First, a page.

Brain or Bust!
I’m a contrarian. This doesn’t always make it easy for people who work with me.
This article has nothing to do with our core themes of allergy and asthma, but, as a contrarian, I can’t resist sharing this.
We at Exhale are serial contrarians. The gurus said that it can’t be done and therefore does not exist. We measure allergens in your air and show that they do exist. Themes like this infuse the medical community and persist for generations until they are dragged kicking and screaming into reality.We measure allergens in your air and show that they do exist.Click To Tweet
One example relates to brain damage. For over one hundred years it was taught in medical schools that once you are born, you are stuck with the brain you have. Any damage is indelible. There is no new brain cell growth after birth. You lose it, you’ve lost it. Don’t even think about rehabilitation.
I did a quick search and found a paper from 1973 which said “There is a separate period from 10-18 weeks gestation when adult neuronal cell number may largely be achieved” – Dobbing & Sands, Archives of Diseases of Childhood, volume 48, page 757.
Delving further I found a short letter from 1965 to the editor of Journal of Neurochemistry by W.E.Watson saying that there was new DNA synthesis in injured brain cells in mice – Journal of Neurochemistry, volume 12, page 907. That meant that new brain cells were being formed. There was a complete change in the view of brain plasticity and ability to recover from injury.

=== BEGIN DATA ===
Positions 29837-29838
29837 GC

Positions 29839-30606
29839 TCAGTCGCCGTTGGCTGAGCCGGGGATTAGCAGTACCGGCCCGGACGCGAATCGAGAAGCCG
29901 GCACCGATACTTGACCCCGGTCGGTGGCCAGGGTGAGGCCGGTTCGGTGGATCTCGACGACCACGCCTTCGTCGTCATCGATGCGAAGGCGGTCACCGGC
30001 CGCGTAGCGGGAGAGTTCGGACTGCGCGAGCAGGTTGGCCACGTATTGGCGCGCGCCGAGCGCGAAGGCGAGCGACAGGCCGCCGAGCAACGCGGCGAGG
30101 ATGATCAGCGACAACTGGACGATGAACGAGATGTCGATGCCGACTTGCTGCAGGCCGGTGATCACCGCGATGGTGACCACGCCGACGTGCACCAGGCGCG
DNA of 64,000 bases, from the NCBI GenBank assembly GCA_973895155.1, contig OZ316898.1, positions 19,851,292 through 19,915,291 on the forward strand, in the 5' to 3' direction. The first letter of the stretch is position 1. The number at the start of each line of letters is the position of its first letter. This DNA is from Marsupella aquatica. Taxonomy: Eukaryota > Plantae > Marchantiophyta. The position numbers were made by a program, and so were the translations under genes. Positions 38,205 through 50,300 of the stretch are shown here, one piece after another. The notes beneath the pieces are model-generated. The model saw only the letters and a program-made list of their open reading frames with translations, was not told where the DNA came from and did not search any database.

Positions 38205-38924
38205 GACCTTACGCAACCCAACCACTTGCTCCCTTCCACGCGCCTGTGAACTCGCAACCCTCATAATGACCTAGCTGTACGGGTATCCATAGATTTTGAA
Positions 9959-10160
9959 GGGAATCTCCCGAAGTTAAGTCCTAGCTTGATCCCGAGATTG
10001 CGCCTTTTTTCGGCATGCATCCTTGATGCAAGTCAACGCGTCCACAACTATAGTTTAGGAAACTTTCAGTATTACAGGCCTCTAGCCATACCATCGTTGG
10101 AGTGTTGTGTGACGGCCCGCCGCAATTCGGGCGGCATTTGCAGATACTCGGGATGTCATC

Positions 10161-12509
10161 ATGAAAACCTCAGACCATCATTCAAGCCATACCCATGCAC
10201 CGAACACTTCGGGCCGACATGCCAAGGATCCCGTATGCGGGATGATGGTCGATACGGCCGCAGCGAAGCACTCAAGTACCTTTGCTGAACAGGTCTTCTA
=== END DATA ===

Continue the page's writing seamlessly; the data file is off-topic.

Today, we are extremely aware of the damage to brains from repeated concussion – it’s giving football quite a bad reputation. Brain degeneration is instigated by multiple injuries and may indeed proceed to the point where it is irreversible. The damage can be seen by imaging techniques today.
That brings up the subject of Alzheimer’s disease. As this was recognized as a distinct disease, and not just vague effects of aging, diagnosis was extremely difficult, and the only true diagnosis was post mortem, with the discovery of plaque and tangle fibers in the brain. That was originally the only definitive diagnosis. Now with greater experience, it is possible to diagnose it relatively early with measurements of cognitive function.
So here comes the contrarian bit.
Last week, at a Society for Neurosciences meeting in San Diego, there was a presentation by A. Rezvanian of our own Northwestern University on the post mortem analysis of brains for a 90+ year old group selected based on above average performance on tests of memory and preserved performance in other cognitive domains for their age. i.e. above average mental ability for their age. Many of them showed plaque and tangled fibers which would otherwise have resulted in a diagnosis of advanced Alzheimer’s disease.
The authors conclude that there may be something going on that protects against the ravages of Alzheimer’s.
The exploration, discoveries and innovations continue! Long live brains and brain science at work! Stay tuned for more breaking updates from the Science Corner.
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